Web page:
Bendich: Excess retinol (vitamin A) causes changes in biological membranes, an effect believed to be due to retinol's surface-active properties. Retinol, however, does not show surface-active effects when it is bound to retinol-binding protein (RBP). (RBP is a specific transport protein for vitamin A that the liver manufactures and secretes to complex with vitamin A to deliver vitamin A to the tissues.) Therefore, toxicity appears to occur only when the amount of vitamin A (retinol) exceeds the capacity of RBP to bind to it. Vitamin A that is not bound to RBP binds to lipoproteins, and it is in this form it may have toxic effects when it comes in contact with membranes and body cells. In other words, in vitamin A toxicity, plasma RBP levels are normal, but concentrations of vitamin A not bound to the specific RBP are increased.

Vitamin A is stored in the liver. Excess vitamin A may result in increases in liver enzyme levels in the blood, which is used as an indicator of potential liver damage. Usually elevated serum liver enzyme levels are reversed when high doses of vitamin A are stopped.

Passwater: Your review of vitamin A published in 1989 concludes that incidences of chronic vitamin A toxicity are rare and have averaged fewer than ten cases per year from 1976 to 1987. You did not find confirmed cases of vitamin A toxicity below 36,000 IU. In December 1994, physicians at the University of Pennsylvania School of Medicine led by Dr. Thomas Kowalski reported that in the last three years they have seen 21 cases of liver disease resulting from high doses of vitamin A. In the paper, they described a 45-year old woman suffering from multiple medical problems that had liver damage -- reportedly from taking 25,000 IU of vitamin A daily for at least six years. She reportedly died from this liver failure within months of diagnoses. The physicians claim that this is the second well-documented case in which liver damage has resulted from a vitamin A dose as low as 25,000 IU.

Bendich: The case reported by Dr. Kowalski's group describes a woman who had high blood pressure, diabetes, an enlarged heart and hypothyroidism. She was also taking several medications. The cause of death was actually not described in the article. Nevertheless, it is possible that a level of vitamin A which does not appear to cause adverse effects in the healthy population, may have unexpected effects in individuals taking multiple drugs which can cause liver damage, as in this case report.

Passwater: Once it was believed that all water-soluble vitamins were without adverse effects at all levels of intake because being water-soluble, they are not appreciably retained in the body and are "washed away" in the urine. Niacin has been used in high doses -- one may say pharmacologically -- to lower cholesterol. This is not a nutritional use and it has been prescribed for this purpose by physicians. Is there a dosage above which niacin can have adverse effects?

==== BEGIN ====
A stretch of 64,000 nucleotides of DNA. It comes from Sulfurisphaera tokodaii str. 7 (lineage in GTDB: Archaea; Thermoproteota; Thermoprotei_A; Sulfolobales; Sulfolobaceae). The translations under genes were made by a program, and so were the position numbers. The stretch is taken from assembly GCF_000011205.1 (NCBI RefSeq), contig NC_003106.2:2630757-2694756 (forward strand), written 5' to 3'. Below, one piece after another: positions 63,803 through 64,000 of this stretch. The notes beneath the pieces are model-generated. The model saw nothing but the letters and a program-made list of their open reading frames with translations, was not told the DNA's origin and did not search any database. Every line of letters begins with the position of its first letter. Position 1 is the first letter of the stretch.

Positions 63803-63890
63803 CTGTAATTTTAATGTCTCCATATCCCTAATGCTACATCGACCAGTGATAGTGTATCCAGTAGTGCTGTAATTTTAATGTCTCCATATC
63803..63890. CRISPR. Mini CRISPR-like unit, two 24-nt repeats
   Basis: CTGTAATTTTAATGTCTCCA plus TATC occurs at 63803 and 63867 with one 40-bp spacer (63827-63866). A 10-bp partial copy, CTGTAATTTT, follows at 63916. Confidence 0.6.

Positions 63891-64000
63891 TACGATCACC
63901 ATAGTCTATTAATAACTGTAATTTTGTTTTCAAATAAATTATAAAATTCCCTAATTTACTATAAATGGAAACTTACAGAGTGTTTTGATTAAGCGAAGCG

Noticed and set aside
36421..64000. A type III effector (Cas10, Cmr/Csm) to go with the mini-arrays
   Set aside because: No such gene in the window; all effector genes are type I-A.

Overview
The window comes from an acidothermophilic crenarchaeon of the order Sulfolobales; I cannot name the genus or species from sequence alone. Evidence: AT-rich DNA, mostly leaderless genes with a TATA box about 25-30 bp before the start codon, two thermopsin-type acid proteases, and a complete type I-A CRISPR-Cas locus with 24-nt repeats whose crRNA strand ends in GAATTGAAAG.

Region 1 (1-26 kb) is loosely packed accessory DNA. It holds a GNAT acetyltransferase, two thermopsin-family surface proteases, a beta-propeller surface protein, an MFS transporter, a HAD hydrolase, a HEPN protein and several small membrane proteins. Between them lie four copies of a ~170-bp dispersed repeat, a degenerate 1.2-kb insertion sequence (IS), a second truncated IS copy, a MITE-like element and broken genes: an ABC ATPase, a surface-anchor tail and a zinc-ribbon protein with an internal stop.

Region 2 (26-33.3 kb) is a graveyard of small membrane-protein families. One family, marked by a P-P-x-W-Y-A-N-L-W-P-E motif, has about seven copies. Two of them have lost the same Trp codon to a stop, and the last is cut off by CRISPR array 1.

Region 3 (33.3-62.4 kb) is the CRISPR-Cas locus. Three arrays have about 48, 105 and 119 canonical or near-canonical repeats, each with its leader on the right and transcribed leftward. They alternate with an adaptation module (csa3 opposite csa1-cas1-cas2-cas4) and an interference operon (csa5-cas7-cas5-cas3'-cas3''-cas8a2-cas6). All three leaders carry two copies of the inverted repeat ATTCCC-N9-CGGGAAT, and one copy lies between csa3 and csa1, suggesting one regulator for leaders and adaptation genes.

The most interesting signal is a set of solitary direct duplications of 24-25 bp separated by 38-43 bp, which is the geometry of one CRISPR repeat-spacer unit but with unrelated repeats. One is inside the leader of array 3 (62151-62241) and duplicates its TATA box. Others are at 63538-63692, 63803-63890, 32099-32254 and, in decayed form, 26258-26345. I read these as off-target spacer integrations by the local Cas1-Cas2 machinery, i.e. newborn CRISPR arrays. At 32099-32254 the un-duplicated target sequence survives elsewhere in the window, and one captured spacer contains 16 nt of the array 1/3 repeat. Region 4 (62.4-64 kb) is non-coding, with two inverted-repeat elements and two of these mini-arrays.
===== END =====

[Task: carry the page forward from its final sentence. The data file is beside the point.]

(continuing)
Bendich: Niacin is a generic term that includes niacinamide and nicotinic acid...

Passwater: Excuse me, Dr. Bendich, but perhaps I should interrupt to explain a little about niacin nomenclature to our readers. The Health Food industry has always followed the older system of nomenclature that was used in the United States in the 1940's. The scientific community uses the terminology that you just described. The Health Food Industry uses the term "niacin" specifically to mean "nicotinic acid," while the amide is known as "niacinamide." According to Dr. D. A. Bender of London University, "the name `niacin' was coined in the late 1940's when the role of deficiency in the etiology of pellagra was realized, and it was decided that dietary staples should be fortified with the vitamin. It was felt that `nicotinic acid' was not a suitable name for a substance that was to be added to foods, both because of its phonetic (and chemical) relationship to nicotine, and because it is an acid."

The pioneers in our industry followed the same reasoning and thus even today, our labels generally specify "niacin" for "nicotinic acid," and niacinamide for the amide form as you mentioned (but also called nicotinamide). The two forms collectively, but incorrectly, are called "vitamin B-3." For the convenience of our readers, I will show the chemical structures of the vitamers in figure 1 with the scientific nomenclature, and in figure 2 with the nomenclature generally used in the Health Food industry.

It is incorrect to call niacin "vitamin B-3." Nicotinic acid was so named in 1867 when it was isolated as an oxidation product of nicotine. In the 1930's, there was suggestion that pellagra, the classic "4D" deficiency disease having symptoms of dermatitis, diarrhea. Dementia and death, could be a protein deficiency disease or even an unknown water-soluble vitamin deficiency disease. In 1938, Dr. Spies and his colleagues showed that nicotinic acid would cure pellagra, but because its chemistry was already known, it was not assigned a number among the B-vitamins. Although various researchers placed this vitamin between B-2 and B-6 before its identity was known, it is still incorrect to call niacin vitamin B-3, because that was once assigned to pantothenic acid (which is sometimes incorrectly referred to as vitamin B-5)

Pardon my interruption, but I felt that it was important to clarify the various nomenclature preferences for our readers. Please continue.
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 About The Author
Richard A. Passwater, Ph.D. has been a research biochemist since 1959. His first areas of research was in the development of pharmaceuticals and analytical chemistry. His laboratory research led to his discovery of......moreRichard Passwater PhD